WASHINGTON — Farmers and ranchers who previously were forced to sell livestock due to drought, like the drought currently affecting much of the nation, have an extended period of time in which to replace the livestock and defer tax on any gains from the forced sales, the Internal Revenue Service announced today.

Farmers and ranchers who due to drought sell more livestock than they normally would may defer tax on the extra gains from those sales. To qualify, the livestock generally must be replaced within a four-year period. The IRS is authorized to extend this period if the drought continues.

The one-year extension of the replacement period announced today generally applies to capital gains realized by eligible farmers and ranchers on sales of livestock held for draft, dairy or breeding purposes due to drought. Sales of other livestock, such as those raised for slaughter or held for sporting purposes, and poultry are not eligible.

The IRS is providing this relief to any farm located in a county, parish, city, borough, census area or district, listed as suffering exceptional, extreme or severe drought conditions by the National Drought Mitigation Center (NDMC), during any weekly period between Sept. 1, 2014, and Aug. 31, 2015. All or part of 48 states and Puerto Rico are listed. Any county contiguous to a county listed by the NDMC also qualifies for this relief.

As a result, farmers and ranchers in these areas whose drought sale replacement period was scheduled to expire at the end of this tax year, Dec. 31, 2015, in most cases, will now have until the end of their next tax year. Because the normal drought sale replacement period is four years, this extension immediately impacts drought sales that occurred during 2011. But because of previous drought-related extensions affecting some of these localities, the replacement periods for some drought sales before 2011 are also affected. Additional extensions will be granted if severe drought conditions persist.

Details on this relief, including a list of NDMC-designated counties, are available in Notice 2015-69, posted today on IRS.gov. Details on reporting drought sales and other farm-related tax issues can be found in Publication 225, Farmer's Tax Guide, also available on the IRS web site.

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Upcoming Tax Dates

February 10 — Social security, Medicare, and withheld income tax
File Form 941 for the fourth quarter of 2017. This due date applies only if you deposited the tax for the quarter timely, properly, and in full.

February 10 — Certain small employers
File Form 944 to report social security and Medicare taxes and withheld income tax for 2017. This due date applies only if you deposited the tax for the year timely, properly, and in full.

February 10 — Farm employers
File Form 943 to report social security and Medicare taxes and withheld income tax for 2017. This due date applies only if you deposited the tax for the year timely, properly, and in full.

February 10 — Federal unemployment tax
File Form 940 for 2017. This due date applies only if you deposited the tax for the year timely, properly, and in full.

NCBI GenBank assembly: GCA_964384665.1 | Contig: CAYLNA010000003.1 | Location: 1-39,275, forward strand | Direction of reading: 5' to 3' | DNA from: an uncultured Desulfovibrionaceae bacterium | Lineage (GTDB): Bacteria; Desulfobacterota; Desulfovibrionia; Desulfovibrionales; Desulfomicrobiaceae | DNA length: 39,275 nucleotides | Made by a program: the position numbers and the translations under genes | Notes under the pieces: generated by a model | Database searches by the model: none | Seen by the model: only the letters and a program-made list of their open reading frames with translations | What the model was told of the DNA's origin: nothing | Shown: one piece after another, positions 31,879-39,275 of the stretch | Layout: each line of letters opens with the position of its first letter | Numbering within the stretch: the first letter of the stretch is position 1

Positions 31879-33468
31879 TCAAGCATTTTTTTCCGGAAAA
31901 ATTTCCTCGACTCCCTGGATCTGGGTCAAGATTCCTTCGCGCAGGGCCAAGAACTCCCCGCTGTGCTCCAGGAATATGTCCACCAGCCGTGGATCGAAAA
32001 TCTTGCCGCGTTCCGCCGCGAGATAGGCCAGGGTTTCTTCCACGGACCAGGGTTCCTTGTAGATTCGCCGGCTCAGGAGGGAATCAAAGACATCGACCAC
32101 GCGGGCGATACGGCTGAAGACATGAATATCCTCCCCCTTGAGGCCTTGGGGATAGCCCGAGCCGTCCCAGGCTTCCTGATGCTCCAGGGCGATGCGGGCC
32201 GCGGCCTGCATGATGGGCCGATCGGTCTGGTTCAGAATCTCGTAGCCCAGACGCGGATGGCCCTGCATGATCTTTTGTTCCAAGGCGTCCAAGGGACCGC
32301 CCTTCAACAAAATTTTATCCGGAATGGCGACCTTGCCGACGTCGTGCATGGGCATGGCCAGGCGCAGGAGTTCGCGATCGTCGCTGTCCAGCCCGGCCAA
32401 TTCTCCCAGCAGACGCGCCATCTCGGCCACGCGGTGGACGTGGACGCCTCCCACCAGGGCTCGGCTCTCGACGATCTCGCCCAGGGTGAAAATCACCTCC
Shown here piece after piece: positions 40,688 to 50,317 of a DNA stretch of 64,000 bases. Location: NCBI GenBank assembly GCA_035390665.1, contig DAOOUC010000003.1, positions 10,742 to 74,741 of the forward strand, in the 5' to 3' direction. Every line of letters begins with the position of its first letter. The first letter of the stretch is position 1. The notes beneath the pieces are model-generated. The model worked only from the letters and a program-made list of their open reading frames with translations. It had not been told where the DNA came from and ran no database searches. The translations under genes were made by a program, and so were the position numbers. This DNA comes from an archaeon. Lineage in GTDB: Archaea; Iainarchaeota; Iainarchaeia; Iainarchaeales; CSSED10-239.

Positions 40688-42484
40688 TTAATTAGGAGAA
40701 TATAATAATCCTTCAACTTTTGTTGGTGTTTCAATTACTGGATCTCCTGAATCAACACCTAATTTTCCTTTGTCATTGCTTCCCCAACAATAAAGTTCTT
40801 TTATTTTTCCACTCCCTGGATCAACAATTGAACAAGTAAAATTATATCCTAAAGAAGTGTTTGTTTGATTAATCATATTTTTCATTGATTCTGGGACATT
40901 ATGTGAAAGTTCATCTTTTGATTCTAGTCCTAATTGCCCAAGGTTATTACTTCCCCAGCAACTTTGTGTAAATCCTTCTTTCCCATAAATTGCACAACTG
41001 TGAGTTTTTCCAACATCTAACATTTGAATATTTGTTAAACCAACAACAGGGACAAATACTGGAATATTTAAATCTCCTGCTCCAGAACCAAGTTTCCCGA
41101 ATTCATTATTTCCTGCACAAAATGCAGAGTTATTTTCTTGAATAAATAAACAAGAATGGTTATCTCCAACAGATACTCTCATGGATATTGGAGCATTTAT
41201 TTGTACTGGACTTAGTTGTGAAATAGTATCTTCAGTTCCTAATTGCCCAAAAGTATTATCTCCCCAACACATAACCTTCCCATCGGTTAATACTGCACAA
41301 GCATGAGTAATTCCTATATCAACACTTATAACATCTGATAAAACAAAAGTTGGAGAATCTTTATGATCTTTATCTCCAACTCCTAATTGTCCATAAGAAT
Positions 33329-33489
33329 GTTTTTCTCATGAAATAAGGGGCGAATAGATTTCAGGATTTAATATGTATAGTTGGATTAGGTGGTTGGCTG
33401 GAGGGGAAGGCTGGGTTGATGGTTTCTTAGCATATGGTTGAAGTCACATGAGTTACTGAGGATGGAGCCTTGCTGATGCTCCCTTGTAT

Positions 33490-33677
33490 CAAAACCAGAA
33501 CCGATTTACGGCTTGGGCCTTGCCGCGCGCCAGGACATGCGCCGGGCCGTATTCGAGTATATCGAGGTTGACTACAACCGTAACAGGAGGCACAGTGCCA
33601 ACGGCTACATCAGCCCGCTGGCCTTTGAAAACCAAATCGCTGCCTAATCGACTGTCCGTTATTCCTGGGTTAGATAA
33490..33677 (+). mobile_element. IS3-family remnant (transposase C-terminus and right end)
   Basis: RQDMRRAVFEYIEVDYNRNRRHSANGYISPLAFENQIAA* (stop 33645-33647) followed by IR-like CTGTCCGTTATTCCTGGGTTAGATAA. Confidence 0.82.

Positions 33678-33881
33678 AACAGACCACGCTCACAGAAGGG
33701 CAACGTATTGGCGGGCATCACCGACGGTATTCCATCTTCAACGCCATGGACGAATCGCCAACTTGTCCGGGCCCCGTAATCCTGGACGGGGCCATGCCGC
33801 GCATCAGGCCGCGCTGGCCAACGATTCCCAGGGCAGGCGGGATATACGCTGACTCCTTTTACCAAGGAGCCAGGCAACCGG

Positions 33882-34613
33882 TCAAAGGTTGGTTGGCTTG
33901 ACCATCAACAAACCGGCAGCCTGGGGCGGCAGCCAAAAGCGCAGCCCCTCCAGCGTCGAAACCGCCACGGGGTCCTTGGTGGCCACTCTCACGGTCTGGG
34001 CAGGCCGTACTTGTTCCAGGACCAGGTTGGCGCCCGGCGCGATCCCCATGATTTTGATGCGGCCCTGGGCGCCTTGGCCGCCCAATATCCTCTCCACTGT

February 10 — Employees who work for tips
If you received $20 or more in tips during January, report them to your employer Details

February 15 — All businesses
Give annual information statements to recipients of certain payments you made during 2017 Details

February 15 — Social security, Medicare, and withheld income tax
If the monthly deposit rule applies, deposit the tax for payments in January.

February 15 — All employers
Begin withholding income tax from the pay of any employee who claimed exemption from withholding in 2017, but did not give you Form W4 to continue the exemption this year.

February 15 — Individuals
If you claimed exemption from income tax withholding last year on the Form W-4, you must file a new Form W-04 by this date to continue your exemption for another year Details

February 19 — Everyone
Federal Holiday (Washington's Birthday) Details

February 28 — All businesses
File information returns (for example, Forms 1099) for certain payments you made during 2017.

February 28 — Payers of gambling winnings.
File Form 1096 along with Copy A of all the Forms W2G you issued for 2017. If you file Forms W2G electronically, your due date for filing them with the IRS will be extended to 03-31. The due date for giving the recipient these forms remains 01-31.

February 28 — All employers
File Form W3, Transmittal of Wage and Tax Statements, along with Copy A of all the Forms W2 you issued for 2017. If you file Forms W2 electronically, your due date for filing them with the SSA will be extended to 03-31. The due date for giving the recipient these forms remains 01-31.

February 28 — Large food and beverage establishment employers
File Form 8027, Employer's Annual Information Return of Tip Income and Allocated Tips. Use Form 8027T, Transmittal of Employer's Annual Information Return of Tip Income and Allocated Tips, to summarize and transmit Forms 8027 if you have more than one establishment. If you file Forms 8027 electronically, your due date for filing them with the IRS will be extended to 03-31.

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